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NewsArchive
06-17-1997, 12:00 AM
ISX Pro 1.11a seems to check for shared files in use in reverse logical
order.
The current order seems to be at install time:

1. Check if file is in use, if so failure
2. Check if file needs to be updated

The order should be (I assume):

1. Check if file needs to be updated
2. If so, see if in use

This can be reproduced by Using Disk Build and the Test Run, while running
Visual Basic 4.0 and COMPOBJ.DLL, OLE2NLS.DLL or STORAGE.DLL is in memory.
Since you have created the package from the system that ISX Pro will be
delivering on, these should already be the current versions and should not
have to be removed from memory.

lgardne1@csc.com

NewsArchive
06-17-1997, 12:00 AM
Only in the case of the 16 bit ole files Express uses the order you
have found out. For all the other files it works the way you expect it
to. Another point to note is that Express includes the 16 bit files
from the "16bitole" directory under Express' <INSTALLDIR>. This
means that the versions of these files included with your install are
not necessarily similar to those in the System directory of the
machine where you create the install.

--
Rajesh Ramachandran
InstallShield Corporation

Lawrence J. Gardner <lgardne1@csc.com> wrote in article
<01bc7adc$21482020$0b87aec7@galaxy>...
> ISX Pro 1.11a seems to check for shared files in use in reverse logical
> order.
> The current order seems to be at install time:
>
> 1. Check if file is in use, if so failure
> 2. Check if file needs to be updated
>
> The order should be (I assume):
>
> 1. Check if file needs to be updated
> 2. If so, see if in use
>
> This can be reproduced by Using Disk Build and the Test Run, while
running
> Visual Basic 4.0 and COMPOBJ.DLL, OLE2NLS.DLL or STORAGE.DLL is in
memory.
> Since you have created the package from the system that ISX Pro will be
> delivering on, these should already be the current versions and should
not
> have to be removed from memory.
>
> lgardne1@csc.com
>

NewsArchive
11-17-2000, 01:00 AM
Hi Mike !

Thanks a lot for your explanation ! It was what i guessed from InstallShield
but now i am sure and i will work correctly.

Bruno.


Mike Moore wrote:

> Shared means shared throughout the system.
>
> The IS setup will automatically track the components that use a file
> without setting the shared flag, so if you install a file that
> is used by 2 components, then uninstall one component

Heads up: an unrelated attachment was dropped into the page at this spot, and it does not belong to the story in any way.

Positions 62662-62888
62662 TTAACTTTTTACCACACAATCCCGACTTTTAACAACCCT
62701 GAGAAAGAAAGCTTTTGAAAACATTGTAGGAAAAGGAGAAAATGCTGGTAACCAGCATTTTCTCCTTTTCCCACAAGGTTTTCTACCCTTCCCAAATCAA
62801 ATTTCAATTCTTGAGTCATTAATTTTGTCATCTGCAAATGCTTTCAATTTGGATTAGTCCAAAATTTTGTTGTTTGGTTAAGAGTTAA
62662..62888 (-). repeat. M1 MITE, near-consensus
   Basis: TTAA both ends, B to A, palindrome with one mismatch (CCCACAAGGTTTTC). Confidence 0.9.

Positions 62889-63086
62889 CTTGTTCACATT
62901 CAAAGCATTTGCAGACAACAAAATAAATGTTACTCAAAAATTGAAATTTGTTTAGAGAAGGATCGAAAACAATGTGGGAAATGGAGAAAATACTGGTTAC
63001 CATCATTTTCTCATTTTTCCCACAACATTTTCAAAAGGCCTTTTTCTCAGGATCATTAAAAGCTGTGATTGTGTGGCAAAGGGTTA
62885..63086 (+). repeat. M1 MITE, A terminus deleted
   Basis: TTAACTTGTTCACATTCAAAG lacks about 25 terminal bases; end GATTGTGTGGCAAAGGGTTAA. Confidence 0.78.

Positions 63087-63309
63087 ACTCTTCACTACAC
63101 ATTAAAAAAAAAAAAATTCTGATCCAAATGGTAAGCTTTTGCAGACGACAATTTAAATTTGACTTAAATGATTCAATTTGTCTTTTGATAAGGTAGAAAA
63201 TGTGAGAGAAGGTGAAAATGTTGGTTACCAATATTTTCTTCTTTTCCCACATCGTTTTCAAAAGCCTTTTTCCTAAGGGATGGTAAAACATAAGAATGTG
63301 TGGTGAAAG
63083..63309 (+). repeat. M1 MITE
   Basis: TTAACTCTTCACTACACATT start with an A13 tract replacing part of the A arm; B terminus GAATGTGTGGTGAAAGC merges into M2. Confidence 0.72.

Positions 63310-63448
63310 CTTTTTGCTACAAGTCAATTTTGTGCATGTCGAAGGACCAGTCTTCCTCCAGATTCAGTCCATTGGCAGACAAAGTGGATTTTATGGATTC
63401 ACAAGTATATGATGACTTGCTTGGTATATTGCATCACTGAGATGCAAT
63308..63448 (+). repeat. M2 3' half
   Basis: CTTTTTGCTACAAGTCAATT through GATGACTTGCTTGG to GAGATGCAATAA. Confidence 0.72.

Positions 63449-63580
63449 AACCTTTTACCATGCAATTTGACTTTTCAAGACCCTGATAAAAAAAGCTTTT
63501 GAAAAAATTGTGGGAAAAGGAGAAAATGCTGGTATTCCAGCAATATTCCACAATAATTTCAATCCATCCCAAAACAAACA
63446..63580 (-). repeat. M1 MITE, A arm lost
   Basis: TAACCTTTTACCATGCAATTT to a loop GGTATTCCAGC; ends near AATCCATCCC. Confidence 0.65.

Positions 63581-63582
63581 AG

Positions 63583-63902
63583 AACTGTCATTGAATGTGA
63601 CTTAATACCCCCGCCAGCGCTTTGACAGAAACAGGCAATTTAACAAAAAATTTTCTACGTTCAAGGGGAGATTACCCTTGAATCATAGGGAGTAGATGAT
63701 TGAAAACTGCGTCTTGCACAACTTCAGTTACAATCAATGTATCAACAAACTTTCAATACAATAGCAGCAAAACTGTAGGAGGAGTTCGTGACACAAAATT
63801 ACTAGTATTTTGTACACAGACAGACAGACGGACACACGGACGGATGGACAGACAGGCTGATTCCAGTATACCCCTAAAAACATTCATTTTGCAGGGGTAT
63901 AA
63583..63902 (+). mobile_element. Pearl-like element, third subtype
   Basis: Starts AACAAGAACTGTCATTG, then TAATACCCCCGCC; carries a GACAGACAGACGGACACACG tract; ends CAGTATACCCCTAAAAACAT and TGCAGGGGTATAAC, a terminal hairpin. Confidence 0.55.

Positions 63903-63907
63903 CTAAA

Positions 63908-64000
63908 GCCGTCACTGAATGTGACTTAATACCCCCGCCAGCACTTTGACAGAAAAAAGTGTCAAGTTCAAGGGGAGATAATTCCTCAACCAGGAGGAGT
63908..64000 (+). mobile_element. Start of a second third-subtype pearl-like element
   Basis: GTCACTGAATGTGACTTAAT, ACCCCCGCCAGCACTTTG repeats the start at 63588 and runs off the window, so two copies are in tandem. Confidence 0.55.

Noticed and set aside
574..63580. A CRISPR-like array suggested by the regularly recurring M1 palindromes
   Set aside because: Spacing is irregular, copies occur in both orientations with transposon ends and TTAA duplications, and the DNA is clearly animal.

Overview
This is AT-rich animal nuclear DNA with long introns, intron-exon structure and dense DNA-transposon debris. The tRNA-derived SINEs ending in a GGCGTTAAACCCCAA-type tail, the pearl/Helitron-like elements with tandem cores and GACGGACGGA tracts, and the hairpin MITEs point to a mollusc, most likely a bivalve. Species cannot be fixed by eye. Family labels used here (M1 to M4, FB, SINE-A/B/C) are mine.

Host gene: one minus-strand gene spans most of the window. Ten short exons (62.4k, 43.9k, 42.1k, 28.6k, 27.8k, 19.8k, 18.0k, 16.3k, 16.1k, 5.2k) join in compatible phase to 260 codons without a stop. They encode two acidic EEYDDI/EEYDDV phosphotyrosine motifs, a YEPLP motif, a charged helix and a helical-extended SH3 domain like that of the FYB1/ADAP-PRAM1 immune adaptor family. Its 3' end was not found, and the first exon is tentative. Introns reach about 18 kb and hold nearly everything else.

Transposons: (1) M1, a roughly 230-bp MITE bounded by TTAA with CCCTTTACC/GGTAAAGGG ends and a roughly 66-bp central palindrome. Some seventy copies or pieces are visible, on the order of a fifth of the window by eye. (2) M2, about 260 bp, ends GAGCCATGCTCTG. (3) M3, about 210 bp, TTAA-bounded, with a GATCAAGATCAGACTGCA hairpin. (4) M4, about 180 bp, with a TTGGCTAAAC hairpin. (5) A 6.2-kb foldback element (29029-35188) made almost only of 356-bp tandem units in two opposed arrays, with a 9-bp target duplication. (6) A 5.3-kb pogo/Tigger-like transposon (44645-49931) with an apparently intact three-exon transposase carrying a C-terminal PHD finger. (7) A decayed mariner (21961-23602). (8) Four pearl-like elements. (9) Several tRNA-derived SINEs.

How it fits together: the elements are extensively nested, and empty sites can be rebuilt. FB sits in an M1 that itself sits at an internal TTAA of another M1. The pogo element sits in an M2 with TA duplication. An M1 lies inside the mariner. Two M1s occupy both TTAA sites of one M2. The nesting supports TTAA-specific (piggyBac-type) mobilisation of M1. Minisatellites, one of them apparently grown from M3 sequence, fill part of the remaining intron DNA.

> the shared one will still be there until the other component
> is uninstalled. However, if a different setup tries to use
> the same file and you don't have the shared flag set and you
> uninstall your application, poof the file will be uninstalled
> by your setup.
>
> I do a little of both, include the file group in multiple
> components and use a component that is required by 2 different
> components. So, far either implementation has not been a problem
> with files being removed to soon. Either way I set the shared flag
> if the file has the potential to be used by another application.
> This adds a little overhead to the OS, but what doesn't in the Windows
> world.
>
> Mike
>
> Bruno Freudensprung wrote:
>
> > Hello !
> >
> > I have three questions concerning shared files :
> >
> > - In the File Groups pane, there is an attribute called "Shared". What
> > does it mean ? This file group is shared by the components of this setup
> > ? Or this file group is used by an application totally different from
> > the setup one's ?
> > - I have a File Group that is required by 2 components of my setup.
> > Should i create a "Shared Component" (that would be declared as a
> > required component for the two others) and assign it the file group ? Or
> > should i assign this File Group directly to the two components that use
> > it ?
> > - How does InstallShield will react in these two possible cases ?
> >
> > Thanks a lot. :-)
> >
> > Bruno.

NewsArchive
07-03-2001, 12:00 AM
"Jim Kang" <replytogroup@installshield.com> wrote in message
news:3b37d778$1@12.41.20.38...
> It's there in the file's property sheet, if you uncheck "use system
settings."

Is this the same kind of share that I mean? If so, why place it together
with File Attributes?
Shared is checked, but if it was the kind of share P&DW lets me create,
uninstall
wouldn't remove the file until the last app using the shared files was
uninstalled.


>
> In 3.03, however, there's a bug with file sizes and refreshing if "use
system
> settings" is unchecked. If you hit refresh after unchecking it, the file
size
> will go to zero. However, you can get it back by checking "Use System
> Settings" and refreshing (then you can uncheck it again). This is fixed in
> 3.5, which will be out soon.
>

How soon is soon?

NewsArchive
07-03-2001, 12:00 AM
"Njål Fisketjøn" <n.f@figu.no> wrote in message news:3b41866b@12.41.20.38...
>
> "Jim Kang" <replytogroup@installshield.com> wrote in message
> news:3b37d778$1@12.41.20.38...
> > It's there in the file's property sheet, if you uncheck "use system
> settings."
>
> Is this the same kind of share that I mean? If so, why place it together
> with File Attributes?
> Shared is checked, but if it was the kind of share P&DW lets me create,
> uninstall
> wouldn't remove the file until the last app using the shared files was
> uninstalled.
>
>

When will I learn? Read the help text before replying...

I can't understand why the Share attribute should be limitied to certain
file types though. :((

P&DW lets you share *any* file type, including .dat files which is the
extension
I've used in this particular case.

Will InstallShield be "fixed" to handle this?